PubMed Central

    Bozali, Ferdi; Vamvakerou, Vasileia; Markou, Markos; Memet Chasan, Zeinep Tzoutze; Efraimidou, Eleni; Papavramidis, Theodossis S.

    2016-01-01

    Bile duct lesions, including leaks and strictures, are immanent complications of open or laparoscopic cholecystectomy (LC). Endoscopic procedures have gained increasing potential as the treatment of choice in the management of postoperative bile duct injuries. Bile duct injury (BDI) is a severe and potentially life-threatening complication of LC. Several series have described a 0.5% to 0.6% incidence of BDI during LC. Early recognition and an adequate multidisciplinary approach are the cornerstones for the optimal final outcome. Suboptimal management of injuries often leads to more extensive damage to the biliary tree and its vasculature. Early referral to a tertiary care center with experienced hepatobiliary surgeons and skilled interventional radiologists would appear to be necessary to assure optimal results. PMID:27275476

  20. Glycemic index, glycemic load, dietary carbohydrate, and dietary fiber intake and risk of liver and biliary tract cancers in Western Europeans

    PubMed Central

    Fedirko, V.; Lukanova, A.; Bamia, C.; Trichopolou, A.; Trepo, E.; Nöthlings, U.; Schlesinger, S.; Aleksandrova, K.; Boffetta, P.; Tjønneland, A.; Johnsen, N. F.; Overvad, K.; Fagherazzi, G.; Racine, A.; Boutron-Ruault, M. C.; Grote, V.; Kaaks, R.; Boeing, H.; Naska, A.; Adarakis, G.; Valanou, E.; Palli, D.; Sieri, S.; Tumino, R.; Vineis, P.; Panico, S.; Bueno-de-Mesquita, H. B(as).; Siersema, P. D.; Peeters, P. H.; Weiderpass, E.; Skeie, G.; Engeset, D.; Quirós, J. R.; Zamora-Ros, R.; Sánchez, M. J.; Amiano, P.; Huerta, J. M.; Barricarte, A.; Johansen, D.; Lindkvist, B.; Sund, M.; Werner, M.; Crowe, F.; Khaw, K. T.; Ferrari, P.; Romieu, I.; Chuang, S. C.; Riboli, E.; Jenab, M.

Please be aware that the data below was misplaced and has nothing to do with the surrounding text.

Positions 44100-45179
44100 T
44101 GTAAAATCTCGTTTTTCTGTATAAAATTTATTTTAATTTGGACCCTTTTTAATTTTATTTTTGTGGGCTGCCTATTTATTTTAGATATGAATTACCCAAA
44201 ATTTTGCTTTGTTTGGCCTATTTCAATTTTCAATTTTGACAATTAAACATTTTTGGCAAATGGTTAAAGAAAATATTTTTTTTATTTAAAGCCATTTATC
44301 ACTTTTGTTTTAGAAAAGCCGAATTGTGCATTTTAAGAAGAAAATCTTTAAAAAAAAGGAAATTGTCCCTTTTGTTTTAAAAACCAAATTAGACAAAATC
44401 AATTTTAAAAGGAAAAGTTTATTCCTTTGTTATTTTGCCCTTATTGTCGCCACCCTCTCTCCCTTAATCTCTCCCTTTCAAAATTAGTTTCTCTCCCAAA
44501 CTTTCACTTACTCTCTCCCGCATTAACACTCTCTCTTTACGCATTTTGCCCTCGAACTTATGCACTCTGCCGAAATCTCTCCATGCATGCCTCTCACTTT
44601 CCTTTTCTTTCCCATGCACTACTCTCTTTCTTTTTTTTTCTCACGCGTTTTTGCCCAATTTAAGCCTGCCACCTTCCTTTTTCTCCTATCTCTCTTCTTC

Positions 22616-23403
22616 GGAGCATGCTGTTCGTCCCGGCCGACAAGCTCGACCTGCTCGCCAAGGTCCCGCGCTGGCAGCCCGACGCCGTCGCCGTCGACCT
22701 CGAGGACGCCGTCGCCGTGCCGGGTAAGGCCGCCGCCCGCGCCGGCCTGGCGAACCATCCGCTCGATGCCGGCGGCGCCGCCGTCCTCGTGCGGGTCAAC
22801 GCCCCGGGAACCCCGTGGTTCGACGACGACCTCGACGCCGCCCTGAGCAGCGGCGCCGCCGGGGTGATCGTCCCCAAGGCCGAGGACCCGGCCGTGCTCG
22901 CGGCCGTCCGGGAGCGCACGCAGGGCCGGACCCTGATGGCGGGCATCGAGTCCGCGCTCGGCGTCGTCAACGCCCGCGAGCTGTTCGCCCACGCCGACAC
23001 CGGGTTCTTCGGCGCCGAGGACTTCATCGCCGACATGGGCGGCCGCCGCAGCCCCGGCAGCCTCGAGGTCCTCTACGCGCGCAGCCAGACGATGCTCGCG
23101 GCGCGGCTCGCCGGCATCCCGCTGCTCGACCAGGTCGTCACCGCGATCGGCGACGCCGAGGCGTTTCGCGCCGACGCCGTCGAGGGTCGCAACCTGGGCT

2013-01-01

    Background The type and quantity of dietary carbohydrate as quantified by glycemic index (GI) and glycemic load (GL), and dietary fiber may influence the risk of liver and biliary tract cancers, but convincing evidence is lacking. Patients and methods The association between dietary GI/GL and carbohydrate intake with hepatocellular carcinoma (HCC; N = 191), intrahepatic bile duct (IBD; N = 66), and biliary tract (N = 236) cancer risk was investigated in 477 206 participants of the European Prospective Investigation into Cancer and Nutrition cohort. Dietary intake was assessed by country-specific, validated dietary questionnaires. Hazard ratios and 95% confidence intervals were estimated from proportional hazard models. HBV/HCV status was measured in a nested case–control subset. Results Higher dietary GI, GL, or increased intake of total carbohydrate was not associated with liver or biliary tract cancer risk. For HCC, divergent risk estimates were observed for total sugar = 1.43 (1.17–1.74) per 50 g/day, total starch = 0.70 (0.55–0.90) per 50 g/day, and total dietary fiber = 0.70 (0.52–0.93) per 10 g/day. The findings for dietary fiber were confirmed among HBV/HCV-free participants [0.48 (0.23–1.01)]. Similar associations were observed for IBD [dietary fiber = 0.59 (0.37–0.99) per 10 g/day], but not biliary tract cancer. Conclusions Findings suggest that higher consumption of dietary fiber and lower consumption of total sugars are associated with lower HCC risk. In addition, high dietary fiber intake could be associated with lower IBD cancer risk. PMID:23123507

  1. Intrahepatic versus extrahepatic cholestasis. Discrimination with biliary scintigraphy combined with ultrasound

    SciTech Connect